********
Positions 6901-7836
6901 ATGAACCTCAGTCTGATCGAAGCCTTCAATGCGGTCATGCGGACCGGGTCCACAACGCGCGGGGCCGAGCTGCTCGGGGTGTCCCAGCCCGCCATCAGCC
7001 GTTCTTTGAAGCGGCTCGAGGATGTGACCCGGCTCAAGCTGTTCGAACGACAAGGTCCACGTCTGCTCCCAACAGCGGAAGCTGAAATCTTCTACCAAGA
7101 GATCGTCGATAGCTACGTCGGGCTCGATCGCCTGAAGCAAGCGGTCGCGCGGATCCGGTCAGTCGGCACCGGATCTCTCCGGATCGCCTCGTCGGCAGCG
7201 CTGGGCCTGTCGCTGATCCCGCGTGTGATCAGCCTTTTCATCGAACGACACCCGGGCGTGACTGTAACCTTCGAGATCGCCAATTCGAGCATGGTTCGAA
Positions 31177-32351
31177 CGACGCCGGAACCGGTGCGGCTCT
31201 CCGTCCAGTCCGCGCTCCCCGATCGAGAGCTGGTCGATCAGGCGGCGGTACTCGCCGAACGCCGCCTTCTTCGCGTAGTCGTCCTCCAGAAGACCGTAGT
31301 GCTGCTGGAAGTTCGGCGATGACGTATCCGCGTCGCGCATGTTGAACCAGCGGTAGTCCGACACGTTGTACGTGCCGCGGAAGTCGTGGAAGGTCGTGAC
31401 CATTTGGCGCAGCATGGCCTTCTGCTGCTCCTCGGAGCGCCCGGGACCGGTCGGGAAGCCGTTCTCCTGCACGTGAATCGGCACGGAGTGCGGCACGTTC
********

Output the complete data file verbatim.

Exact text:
Positions 6901-7836
6901 ATGAACCTCAGTCTGATCGAAGCCTTCAATGCGGTCATGCGGACCGGGTCCACAACGCGCGGGGCCGAGCTGCTCGGGGTGTCCCAGCCCGCCATCAGCC
7001 GTTCTTTGAAGCGGCTCGAGGATGTGACCCGGCTCAAGCTGTTCGAACGACAAGGTCCACGTCTGCTCCCAACAGCGGAAGCTGAAATCTTCTACCAAGA
7101 GATCGTCGATAGCTACGTCGGGCTCGATCGCCTGAAGCAAGCGGTCGCGCGGATCCGGTCAGTCGGCACCGGATCTCTCCGGATCGCCTCGTCGGCAGCG
7201 CTGGGCCTGTCGCTGATCCCGCGTGTGATCAGCCTTTTCATCGAACGACACCCGGGCGTGACTGTAACCTTCGAGATCGCCAATTCGAGCATGGTTCGAA
Positions 31177-32351
31177 CGACGCCGGAACCGGTGCGGCTCT
31201 CCGTCCAGTCCGCGCTCCCCGATCGAGAGCTGGTCGATCAGGCGGCGGTACTCGCCGAACGCCGCCTTCTTCGCGTAGTCGTCCTCCAGAAGACCGTAGT
31301 GCTGCTGGAAGTTCGGCGATGACGTATCCGCGTCGCGCATGTTGAACCAGCGGTAGTCCGACACGTTGTACGTGCCGCGGAAGTCGTGGAAGGTCGTGAC
31401 CATTTGGCGCAGCATGGCCTTCTGCTGCTCCTCGGAGCGCCCGGGACCGGTCGGGAAGCCGTTCTCCTGCACGTGAATCGGCACGGAGTGCGGCACGTTC